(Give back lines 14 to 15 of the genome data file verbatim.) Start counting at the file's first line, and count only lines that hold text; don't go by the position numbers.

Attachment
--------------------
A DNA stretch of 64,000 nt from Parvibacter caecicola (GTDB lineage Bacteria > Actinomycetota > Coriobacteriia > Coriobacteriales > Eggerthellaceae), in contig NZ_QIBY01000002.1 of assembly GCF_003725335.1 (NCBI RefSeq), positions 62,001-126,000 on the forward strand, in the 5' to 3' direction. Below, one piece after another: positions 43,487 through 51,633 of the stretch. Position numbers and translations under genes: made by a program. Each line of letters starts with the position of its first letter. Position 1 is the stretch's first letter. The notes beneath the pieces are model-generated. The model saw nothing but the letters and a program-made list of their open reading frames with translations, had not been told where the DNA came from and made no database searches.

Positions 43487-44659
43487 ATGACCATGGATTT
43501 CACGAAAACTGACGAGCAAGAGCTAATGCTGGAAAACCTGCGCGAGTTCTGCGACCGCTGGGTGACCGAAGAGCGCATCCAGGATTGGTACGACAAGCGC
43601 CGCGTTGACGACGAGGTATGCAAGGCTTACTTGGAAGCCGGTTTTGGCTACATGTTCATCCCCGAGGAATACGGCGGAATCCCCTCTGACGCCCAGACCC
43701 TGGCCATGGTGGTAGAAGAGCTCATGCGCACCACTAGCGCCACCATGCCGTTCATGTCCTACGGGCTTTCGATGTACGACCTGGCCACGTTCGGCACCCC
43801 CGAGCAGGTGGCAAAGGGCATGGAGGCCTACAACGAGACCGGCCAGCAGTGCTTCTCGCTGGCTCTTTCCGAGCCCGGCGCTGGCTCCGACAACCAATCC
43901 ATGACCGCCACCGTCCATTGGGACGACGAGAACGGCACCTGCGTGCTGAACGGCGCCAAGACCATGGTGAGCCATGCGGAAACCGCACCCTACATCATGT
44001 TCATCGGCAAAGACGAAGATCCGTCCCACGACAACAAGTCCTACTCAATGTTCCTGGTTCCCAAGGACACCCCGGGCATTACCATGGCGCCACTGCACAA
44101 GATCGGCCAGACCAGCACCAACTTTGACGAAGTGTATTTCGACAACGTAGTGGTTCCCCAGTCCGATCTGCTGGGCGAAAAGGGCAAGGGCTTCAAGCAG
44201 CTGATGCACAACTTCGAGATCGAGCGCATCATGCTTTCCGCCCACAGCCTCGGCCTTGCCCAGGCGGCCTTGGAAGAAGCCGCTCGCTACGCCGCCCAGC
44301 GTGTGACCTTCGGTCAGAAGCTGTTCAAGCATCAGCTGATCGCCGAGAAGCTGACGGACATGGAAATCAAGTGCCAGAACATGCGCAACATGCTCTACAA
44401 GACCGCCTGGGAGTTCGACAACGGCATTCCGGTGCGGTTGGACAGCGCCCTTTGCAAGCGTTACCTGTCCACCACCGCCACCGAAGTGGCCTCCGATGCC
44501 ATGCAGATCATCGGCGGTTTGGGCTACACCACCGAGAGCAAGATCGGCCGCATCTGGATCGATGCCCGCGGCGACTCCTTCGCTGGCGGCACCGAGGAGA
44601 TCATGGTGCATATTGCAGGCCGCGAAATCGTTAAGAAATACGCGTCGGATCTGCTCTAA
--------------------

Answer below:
44501 ATGCAGATCATCGGCGGTTTGGGCTACACCACCGAGAGCAAGATCGGCCGCATCTGGATCGATGCCCGCGGCGACTCCTTCGCTGGCGGCACCGAGGAGA
44601 TCATGGTGCATATTGCAGGCCGCGAAATCGTTAAGAAATACGCGTCGGATCTGCTCTAA